The West Chester Railroad, West Chester, Pennsylvania

The West Chester Railroad arrives at the Old Market Street Station Site in West Chester, Pennsylvania

What is special about the town of West Chester, Pennsylvania?  Most of you would say that you have never heard of this town unless, of course, you live in the southeastern part of the U.S. state of Pennsylvania.  It was originally named Turk’s Head after a local tavern.  It has a courthouse.  Yes, every major town has a courthouse, but this courthouse was designed by Thomas Walter.  Who is Thomas Walter?  He is the same man who designed this structure known as the United States Capitol in Washington D.C.  What other great things are here?  In the 1700’s, it was the center of clockmaking.  In the 1800’s, a wagon wheel company which later made wheels for automobiles was centered here.  In the 1900’s a cream separation company did their operations here, and Commodore computers were also assembled here.  Today, this suburb of Philadelphia is the home of West Chester University and many other historic buildings, but it is also home to one of the nation’s oldest railroad routes.

Inside a Passenger Car on the West Chester Railroad in West Chester, Pennsylvania

Welcome to the West Chester Railroad.  Today, the railroad is an excursion railroad, but, in the beginning, it was a major passenger railroad.  Beginning in 1831, the West Chester Railroad Company took passengers to and from West Chester.  Twenty-five years later, the West Chester and Philadelphia Railroad continued the service.  The Pennsylvania Railroad took over in 1858, and it became a passenger and freight railroad.  The railroad became electrified during this time.  The station on Market Street, officially named the West Chester Passenger Station, was a hustling and bustling place.  Then, the Penn Central Railroad took over, and the Southeast Pennsylvania Transit Authority began commuter train service to West Chester.  The great West Chester Passenger Station, sadly, was demolished after a fire destroyed the station… but those trains kept coming.

Looking Down Across a Bridge on the West Chester Railroad in West Chester, Pennsylvania

Today, the West Chester Railroad Company is owned by the Four States Railway Service Incorporated, and it is operated by the West Chester Railroad Heritage Association, an all-volunteer company who works and maintains the equipment, and makes sure that your ride is very enjoyable.  The railroad is no longer electrified, but the poles that held the electrification wires remain.

People Waiting for the Train in West Chester, Pennsylvania

Some of you are saying, “This is all wonderful.  I like that this railroad has a great history, but what good is a railroad that has a great history if you cannot take a ride on it?”

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You can ride this train.  This is part of the magic of this railroad.  Unfortunately, it does not take you to downtown Philadelphia, but you can ride just short of eight miles to the town of Glen Mills.  You arrive at the station which is located at the western end of the track line.  (The tracks continued west but have been taken up.)  You board the train from the original platform that many have boarded from.  When the times comes, the train leaves the station.  You pass by the railroad and see the vintage locomotives and rail equipment.  The next thing you notice is that you are surrounded by forest, and you are following Chester Creek.  You will need to be reminded that you are in suburban Philadelphia because you will be totally unaware at this point, but you are not concerned because you are riding on a train.  You come upon the Westtown Station (now an art gallery) with its upstairs.  You then come to the Cheyney Station (not open to the public), and then come to the Lockley Station where you wish you could watch the trains go by but wait.  You are on the train.  You then arrive at Glen Mills, the home of a spectacular train station.  You deboard the train and stroll around.  You go into the station which houses a small museum and has the ticket office in its original look.  You walk to the back of the train and down to a small park next to the creek with picnic tables by the creek.  After a short visit, you must return to the train and head back to West Chester.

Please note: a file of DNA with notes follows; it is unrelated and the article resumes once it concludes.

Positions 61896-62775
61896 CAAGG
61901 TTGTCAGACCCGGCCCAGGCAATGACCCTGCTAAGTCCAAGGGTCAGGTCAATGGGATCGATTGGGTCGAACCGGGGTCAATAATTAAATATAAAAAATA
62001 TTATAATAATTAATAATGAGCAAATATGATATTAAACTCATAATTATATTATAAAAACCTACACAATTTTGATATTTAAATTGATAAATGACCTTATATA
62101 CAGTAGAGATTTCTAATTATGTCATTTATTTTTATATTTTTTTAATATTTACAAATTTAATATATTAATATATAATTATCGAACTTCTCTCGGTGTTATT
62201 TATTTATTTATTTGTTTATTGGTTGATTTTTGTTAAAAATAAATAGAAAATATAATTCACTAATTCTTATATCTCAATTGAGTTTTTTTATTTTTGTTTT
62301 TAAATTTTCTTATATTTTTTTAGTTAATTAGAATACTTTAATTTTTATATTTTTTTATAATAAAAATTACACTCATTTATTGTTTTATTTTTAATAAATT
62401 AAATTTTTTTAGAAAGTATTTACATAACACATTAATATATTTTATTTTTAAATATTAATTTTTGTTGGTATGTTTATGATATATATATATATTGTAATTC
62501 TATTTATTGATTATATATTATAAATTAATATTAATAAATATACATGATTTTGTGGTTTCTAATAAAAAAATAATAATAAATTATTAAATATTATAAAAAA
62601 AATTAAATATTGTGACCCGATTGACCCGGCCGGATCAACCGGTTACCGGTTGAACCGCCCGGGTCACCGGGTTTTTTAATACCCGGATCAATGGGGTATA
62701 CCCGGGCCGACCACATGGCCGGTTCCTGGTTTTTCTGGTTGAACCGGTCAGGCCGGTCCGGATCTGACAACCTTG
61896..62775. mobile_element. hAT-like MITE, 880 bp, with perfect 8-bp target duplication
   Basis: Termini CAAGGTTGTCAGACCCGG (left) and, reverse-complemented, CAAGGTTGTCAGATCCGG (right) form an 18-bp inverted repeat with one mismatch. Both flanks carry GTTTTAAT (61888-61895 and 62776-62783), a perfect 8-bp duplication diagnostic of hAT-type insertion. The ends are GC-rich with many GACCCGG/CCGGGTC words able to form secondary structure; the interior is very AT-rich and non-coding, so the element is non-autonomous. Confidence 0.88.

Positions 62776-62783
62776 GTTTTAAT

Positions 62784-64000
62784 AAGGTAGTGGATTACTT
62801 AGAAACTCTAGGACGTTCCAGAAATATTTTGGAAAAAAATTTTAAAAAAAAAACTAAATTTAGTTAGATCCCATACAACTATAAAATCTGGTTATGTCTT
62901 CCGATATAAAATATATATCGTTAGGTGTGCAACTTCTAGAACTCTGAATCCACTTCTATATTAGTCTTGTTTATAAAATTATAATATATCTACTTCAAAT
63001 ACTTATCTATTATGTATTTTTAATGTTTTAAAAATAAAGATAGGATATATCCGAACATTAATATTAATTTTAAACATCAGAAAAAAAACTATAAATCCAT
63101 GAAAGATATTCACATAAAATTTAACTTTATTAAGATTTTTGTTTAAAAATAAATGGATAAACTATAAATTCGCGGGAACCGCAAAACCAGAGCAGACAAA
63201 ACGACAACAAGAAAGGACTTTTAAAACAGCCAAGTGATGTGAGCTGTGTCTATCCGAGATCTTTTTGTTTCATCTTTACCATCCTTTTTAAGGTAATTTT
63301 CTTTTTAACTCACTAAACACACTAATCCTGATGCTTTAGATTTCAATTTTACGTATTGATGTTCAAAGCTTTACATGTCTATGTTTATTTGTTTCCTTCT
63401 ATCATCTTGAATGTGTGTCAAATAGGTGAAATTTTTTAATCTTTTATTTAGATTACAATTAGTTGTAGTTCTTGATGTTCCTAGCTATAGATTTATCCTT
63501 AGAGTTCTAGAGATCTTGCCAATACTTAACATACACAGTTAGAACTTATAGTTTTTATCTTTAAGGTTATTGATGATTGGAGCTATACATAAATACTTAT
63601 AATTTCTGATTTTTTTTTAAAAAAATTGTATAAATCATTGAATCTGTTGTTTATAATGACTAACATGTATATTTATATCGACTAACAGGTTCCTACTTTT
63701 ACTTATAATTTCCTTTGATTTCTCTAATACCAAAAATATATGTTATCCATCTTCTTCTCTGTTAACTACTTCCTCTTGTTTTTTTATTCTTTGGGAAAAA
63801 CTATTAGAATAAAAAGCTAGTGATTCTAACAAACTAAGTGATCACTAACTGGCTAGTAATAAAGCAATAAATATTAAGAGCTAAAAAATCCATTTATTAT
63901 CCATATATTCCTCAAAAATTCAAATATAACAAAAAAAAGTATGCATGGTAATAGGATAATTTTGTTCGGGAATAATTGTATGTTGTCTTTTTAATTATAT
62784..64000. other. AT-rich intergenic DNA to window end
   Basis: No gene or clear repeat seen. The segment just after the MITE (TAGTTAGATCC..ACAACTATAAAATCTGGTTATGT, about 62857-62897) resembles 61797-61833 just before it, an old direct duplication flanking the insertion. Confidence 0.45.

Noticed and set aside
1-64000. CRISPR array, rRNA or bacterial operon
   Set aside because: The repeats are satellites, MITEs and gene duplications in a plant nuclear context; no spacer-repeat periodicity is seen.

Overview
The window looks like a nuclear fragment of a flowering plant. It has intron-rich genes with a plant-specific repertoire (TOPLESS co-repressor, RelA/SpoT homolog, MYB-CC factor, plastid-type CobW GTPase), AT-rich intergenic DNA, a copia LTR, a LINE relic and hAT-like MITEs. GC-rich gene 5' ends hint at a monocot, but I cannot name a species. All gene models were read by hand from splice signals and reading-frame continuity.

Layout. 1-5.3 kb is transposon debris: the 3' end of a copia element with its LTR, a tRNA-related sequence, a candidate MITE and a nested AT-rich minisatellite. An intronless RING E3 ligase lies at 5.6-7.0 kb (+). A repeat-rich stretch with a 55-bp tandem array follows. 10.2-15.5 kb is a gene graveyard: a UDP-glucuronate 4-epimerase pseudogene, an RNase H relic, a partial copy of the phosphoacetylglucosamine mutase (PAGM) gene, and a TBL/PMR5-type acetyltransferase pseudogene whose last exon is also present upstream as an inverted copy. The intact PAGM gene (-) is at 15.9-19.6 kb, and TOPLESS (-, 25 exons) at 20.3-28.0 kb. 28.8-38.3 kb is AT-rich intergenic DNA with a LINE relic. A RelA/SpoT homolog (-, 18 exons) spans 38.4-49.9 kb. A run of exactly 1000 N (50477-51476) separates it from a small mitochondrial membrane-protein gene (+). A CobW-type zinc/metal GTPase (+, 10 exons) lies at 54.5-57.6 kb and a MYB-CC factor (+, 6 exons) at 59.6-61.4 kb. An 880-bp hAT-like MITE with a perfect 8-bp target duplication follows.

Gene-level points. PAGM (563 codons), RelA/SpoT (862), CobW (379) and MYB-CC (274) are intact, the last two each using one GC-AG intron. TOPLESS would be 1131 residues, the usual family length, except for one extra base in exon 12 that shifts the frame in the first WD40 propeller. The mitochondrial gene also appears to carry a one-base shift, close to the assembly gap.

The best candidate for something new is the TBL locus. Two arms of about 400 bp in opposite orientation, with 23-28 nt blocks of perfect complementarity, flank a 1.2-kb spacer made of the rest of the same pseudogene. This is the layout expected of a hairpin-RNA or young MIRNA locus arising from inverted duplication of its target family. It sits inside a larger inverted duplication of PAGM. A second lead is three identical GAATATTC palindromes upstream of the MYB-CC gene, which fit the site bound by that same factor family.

The West Chester Railroad on a Bridge Crossing Chester Creek in Glen Mills, Pennsylvania

The West Chester Railroad is in West Chester, Pennsylvania at 230 East Market Street (Pennsylvania Route 3 East) just blocks from the town center.  Parking is on site.  You can get more information at http://wcrailroad.com/.

The Old Train Station at Glen Mills, Pennsylvania

Welcome to the West Chester Railroad, a railroad that keeps its own history on track.

The West Chester Railroad at the Glen Mills Train Station in Glen Mills, Pennsylvania

The Hocking Valley Scenic Railway, Nelsonville, Ohio

The Nelsonville Depot

The Hocking Hills in the U.S. state of Ohio is a region southeast of the state capital of Columbus that is full of forests, waterfalls, and other natural wonders.  People come here to hike and to camp and to be in nature.  With all these natural wonders, there is also a mechanical wonder in this region.

Number 3 at the Depot

All aboard the Hocking Valley Scenic Railway in Nelsonville, Ohio.  It runs on a line that originally was built to connect the city of Columbus and the town of Athens, and it was once part of the Chesapeake and Ohio Railway.  Today, the line only runs between Nelsonville to Haydenville and does not connect to any other line.  The journey begins at the Nelsonville Depot which also houses a small museum.  You enjoy the museum, but you came here to ride the train.